Remember Their Names
By now, it is apparent the protests in Iran are about far more than Mahsa Amini’s death in police custody.
Increasingly—and appallingly—the protests are accumulating more names, and more catalysts and inspirations for protest. Many of the new names are children killed by Iran’s security forces during various protests.
At least 58 children, some reportedly as young as eight, have been killed in Iran since anti-regime protests broke out in the country two months ago.
According to Human Rights Activists in Iran (HRA), 45 boys and 12 girls under 18 have been killed since the protests began on 16 September, sparked by the death of the 22-year-old Mahsa Amini while in police custody.
Even as the Iranian government denies responsibility for these deaths, citing in many cases anonymous “terrorists”, the reporting on the ground continues to be that Iranian security services are opening fire on people and crowds, killing people almost indiscriminately.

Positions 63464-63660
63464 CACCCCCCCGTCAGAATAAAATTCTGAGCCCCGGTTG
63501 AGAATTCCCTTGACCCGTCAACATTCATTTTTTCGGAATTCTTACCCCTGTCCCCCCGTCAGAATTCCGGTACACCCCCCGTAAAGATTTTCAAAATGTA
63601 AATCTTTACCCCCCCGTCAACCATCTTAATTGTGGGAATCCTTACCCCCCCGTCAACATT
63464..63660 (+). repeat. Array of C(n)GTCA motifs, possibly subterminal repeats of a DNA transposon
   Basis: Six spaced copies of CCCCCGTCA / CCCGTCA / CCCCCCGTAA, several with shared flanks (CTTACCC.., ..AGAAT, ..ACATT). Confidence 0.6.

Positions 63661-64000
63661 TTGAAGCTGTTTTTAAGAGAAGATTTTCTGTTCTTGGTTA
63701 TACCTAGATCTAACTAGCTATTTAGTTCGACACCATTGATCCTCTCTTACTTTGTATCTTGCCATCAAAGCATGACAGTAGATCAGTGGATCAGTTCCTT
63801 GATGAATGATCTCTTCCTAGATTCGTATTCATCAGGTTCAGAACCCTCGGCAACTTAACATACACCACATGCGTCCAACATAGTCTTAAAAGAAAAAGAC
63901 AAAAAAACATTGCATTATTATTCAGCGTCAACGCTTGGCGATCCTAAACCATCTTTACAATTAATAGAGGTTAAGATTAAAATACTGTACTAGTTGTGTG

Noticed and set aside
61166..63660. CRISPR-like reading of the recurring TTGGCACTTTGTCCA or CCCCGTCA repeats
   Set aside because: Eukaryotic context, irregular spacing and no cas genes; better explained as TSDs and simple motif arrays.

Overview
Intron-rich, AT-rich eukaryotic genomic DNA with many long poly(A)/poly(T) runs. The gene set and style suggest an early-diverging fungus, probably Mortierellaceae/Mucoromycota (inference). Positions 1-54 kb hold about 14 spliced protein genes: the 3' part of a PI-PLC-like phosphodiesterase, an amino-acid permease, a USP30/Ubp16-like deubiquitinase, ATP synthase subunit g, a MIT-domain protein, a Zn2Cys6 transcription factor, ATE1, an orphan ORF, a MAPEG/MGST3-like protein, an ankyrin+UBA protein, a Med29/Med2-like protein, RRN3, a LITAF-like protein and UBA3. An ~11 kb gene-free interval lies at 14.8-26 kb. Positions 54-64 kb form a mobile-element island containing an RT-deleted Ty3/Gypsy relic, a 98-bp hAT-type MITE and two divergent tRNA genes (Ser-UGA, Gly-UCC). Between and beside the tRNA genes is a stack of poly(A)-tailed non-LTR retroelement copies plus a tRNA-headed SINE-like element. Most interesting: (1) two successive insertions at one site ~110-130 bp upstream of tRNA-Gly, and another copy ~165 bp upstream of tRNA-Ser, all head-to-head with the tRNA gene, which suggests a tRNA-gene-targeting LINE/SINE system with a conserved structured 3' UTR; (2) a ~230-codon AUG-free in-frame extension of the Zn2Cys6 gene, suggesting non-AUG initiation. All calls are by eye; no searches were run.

Speaking at Kian’s funeral on Friday, his family said security services had opened fire on the family car, where Kian was sitting next to his father. Iranian security services have denied responsibility for his death, blaming the shooting on “terrorists”.
In a grim repetition of Mahsa Amini’s death, a number of children have turned up dead after being taken into custody by the police.
According to the human rights group Hengaw, 12 children have died in the Kurdistan province since the beginning of the protests – and three died in the custody of Iranian special forces. An additional 200 Kurdish teenagers have been arrested and 300 injured after being fired on by government forces.
Iran’s government is effectively waging war against Iran’s children. And the Iranian people are not accepting this in abject submission.
The Iranian people are not going to soon forget these tragic child martyrs. The world should not either.
These are but a few of the children who have died during Iran’s suppression of public protests.
Kian Pirfalak, Age 9
Kumar Daroftadeh, Age unknown
Mohammad Eghbal, Age 17
Abolfazl Adinehzadeh, Age 17
Sarina Esmailzadeh, Age 16
Nika Shakamari, Age 17
Asra Panahi, Age 16
Say their names, and remember their names.
Their lives are the price the Islamic Republic is willing to pay to hold on to power in Iran.
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